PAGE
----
The Senator will know that it is a matter for individual grant awarding authorities, in the first instance, to determine eligibility for student grants based on all of the terms and conditions, including the residence clause, of the student grant scheme. The decision on eligibility for a student grant is a matter for the relevant grant awarding authority.

Where a grant application is refused, the reason for the refusal is given by the grant awarding authority and a student may appeal the decision to the appeals officer in the grant awarding authority. Because of the exceptional needs in this case, the applicant may wish to appeal her case. I think there is a justifiable case for that.

Where the appeals officer decides to reject the appeal, the student may further appeal the decision to the new independent Student Grant Appeals Board, established by the Minister in September this year. The Senator may also be aware that students in exceptional financial circumstances can apply for assistance under the student assistance fund. Information on the fund is available through the access offices of individual third level colleges, which also provide general assistance and advice to students to enable them to continue with their studies.

In thanking the Minister of State for his response there is still a lack of clarity. One student applying for a grant could be eligible, having spent the last year and half sunning themselves in Florida, whereas a person who has spent the past three years working for the poorest of the poor of the world would not be in a position to apply for the grant at the beginning of their course. Whereas the Minister of State has given an indication that an appeal might be looked on favourably, some level of specificity is needed from the Government where the independent student grant appeals board would be instructed that a favourable view should be taken of students in the category I have described. I will be taking this issue further.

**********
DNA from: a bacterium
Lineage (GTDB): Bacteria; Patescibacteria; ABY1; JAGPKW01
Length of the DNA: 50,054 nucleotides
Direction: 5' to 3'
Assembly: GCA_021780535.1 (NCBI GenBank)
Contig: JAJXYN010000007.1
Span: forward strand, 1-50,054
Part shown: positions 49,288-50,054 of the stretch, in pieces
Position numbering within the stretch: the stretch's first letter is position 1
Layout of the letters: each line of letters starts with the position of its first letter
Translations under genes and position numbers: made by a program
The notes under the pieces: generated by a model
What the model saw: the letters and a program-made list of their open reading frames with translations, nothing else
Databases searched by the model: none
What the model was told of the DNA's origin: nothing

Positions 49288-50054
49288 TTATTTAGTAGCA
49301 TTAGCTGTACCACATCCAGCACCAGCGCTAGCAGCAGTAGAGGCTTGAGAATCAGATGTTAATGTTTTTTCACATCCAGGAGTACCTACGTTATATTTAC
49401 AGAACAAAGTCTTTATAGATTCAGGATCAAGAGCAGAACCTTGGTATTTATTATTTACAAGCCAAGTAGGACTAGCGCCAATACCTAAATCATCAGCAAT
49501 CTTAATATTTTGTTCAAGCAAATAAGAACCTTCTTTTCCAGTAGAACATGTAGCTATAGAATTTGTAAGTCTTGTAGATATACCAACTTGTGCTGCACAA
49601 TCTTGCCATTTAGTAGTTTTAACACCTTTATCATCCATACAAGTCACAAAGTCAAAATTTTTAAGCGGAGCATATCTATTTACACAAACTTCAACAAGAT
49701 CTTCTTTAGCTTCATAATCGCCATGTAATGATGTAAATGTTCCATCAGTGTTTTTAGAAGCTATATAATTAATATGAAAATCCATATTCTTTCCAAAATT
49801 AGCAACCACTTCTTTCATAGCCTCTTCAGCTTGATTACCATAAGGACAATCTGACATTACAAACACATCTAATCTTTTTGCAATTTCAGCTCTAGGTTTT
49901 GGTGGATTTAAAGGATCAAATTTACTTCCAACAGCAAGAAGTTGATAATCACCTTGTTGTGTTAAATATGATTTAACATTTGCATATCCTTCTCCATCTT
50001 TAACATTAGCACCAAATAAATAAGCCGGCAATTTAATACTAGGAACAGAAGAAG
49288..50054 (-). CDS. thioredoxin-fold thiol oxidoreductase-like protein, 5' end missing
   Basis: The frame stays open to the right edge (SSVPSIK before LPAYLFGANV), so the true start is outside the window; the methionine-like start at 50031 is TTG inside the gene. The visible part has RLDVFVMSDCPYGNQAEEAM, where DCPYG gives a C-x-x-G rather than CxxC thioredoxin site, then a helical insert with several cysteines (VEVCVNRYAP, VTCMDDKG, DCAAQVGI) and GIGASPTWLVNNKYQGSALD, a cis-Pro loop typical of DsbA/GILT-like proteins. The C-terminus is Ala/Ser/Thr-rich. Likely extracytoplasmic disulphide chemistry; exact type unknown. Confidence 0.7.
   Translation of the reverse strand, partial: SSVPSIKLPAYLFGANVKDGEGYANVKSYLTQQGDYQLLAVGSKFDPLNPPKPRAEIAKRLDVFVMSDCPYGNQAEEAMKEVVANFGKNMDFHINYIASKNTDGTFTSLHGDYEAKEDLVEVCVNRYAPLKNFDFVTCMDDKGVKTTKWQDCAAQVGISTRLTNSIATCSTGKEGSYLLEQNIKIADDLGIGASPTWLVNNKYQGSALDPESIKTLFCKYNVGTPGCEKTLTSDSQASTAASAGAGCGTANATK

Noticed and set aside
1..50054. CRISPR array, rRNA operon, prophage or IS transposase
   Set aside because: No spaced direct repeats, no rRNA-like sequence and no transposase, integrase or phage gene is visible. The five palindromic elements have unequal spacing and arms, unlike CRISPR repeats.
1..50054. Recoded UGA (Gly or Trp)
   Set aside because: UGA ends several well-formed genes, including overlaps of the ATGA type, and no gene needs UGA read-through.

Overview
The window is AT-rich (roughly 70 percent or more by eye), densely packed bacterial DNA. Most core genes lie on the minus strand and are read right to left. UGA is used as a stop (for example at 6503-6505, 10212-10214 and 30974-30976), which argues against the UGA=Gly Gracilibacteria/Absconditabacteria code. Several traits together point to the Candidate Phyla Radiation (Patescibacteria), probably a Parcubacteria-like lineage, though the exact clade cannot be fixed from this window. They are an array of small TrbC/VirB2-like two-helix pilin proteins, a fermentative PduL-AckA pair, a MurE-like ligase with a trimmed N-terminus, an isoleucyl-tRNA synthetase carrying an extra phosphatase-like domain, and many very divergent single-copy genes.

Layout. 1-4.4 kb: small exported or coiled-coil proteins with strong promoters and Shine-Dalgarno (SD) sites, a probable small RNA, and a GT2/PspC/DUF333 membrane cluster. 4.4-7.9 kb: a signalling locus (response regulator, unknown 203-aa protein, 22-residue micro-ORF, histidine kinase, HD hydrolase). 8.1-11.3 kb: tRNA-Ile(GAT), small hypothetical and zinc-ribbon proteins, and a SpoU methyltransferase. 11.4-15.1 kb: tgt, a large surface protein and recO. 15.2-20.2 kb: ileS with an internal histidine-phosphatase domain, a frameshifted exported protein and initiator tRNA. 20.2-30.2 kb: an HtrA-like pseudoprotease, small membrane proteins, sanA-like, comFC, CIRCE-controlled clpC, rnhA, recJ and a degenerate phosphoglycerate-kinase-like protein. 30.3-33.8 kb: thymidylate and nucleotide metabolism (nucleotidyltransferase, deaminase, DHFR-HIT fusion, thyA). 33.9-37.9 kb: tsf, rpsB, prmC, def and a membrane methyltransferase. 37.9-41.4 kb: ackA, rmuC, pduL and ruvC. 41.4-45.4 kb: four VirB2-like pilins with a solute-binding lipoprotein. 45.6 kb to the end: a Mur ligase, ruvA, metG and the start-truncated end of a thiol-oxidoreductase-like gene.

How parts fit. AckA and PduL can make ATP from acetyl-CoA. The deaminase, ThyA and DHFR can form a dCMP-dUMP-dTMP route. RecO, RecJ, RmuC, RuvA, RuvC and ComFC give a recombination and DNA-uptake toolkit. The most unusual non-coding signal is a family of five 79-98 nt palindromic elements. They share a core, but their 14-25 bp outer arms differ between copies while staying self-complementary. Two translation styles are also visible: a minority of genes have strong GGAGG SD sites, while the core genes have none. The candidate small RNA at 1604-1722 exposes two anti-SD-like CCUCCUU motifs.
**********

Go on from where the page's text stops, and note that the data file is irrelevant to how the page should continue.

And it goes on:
On that point, I advise the Senator to take up the matter directly with the Minister. Clearly, that is an exceptional point that the Deputy has brought to the attention of the Minister. Three years charitable work abroad for people in need is an extraordinary achievement and I compliment all those who do it. In this specific case, I advise the Senator to contact the Minister directly. I note the Senator's correspondence because there is an anomaly. That anomaly should be addressed and dealt with. In terms of equity and fairness it does not make sense to exclude such applicants given that there is a derogation for a five year period. I hope the Minister will look at this matter in a favourable manner.

The Seanad adjourned at 1.40 p.m. until 2.30 p.m. on Tuesday, 15 November 2011.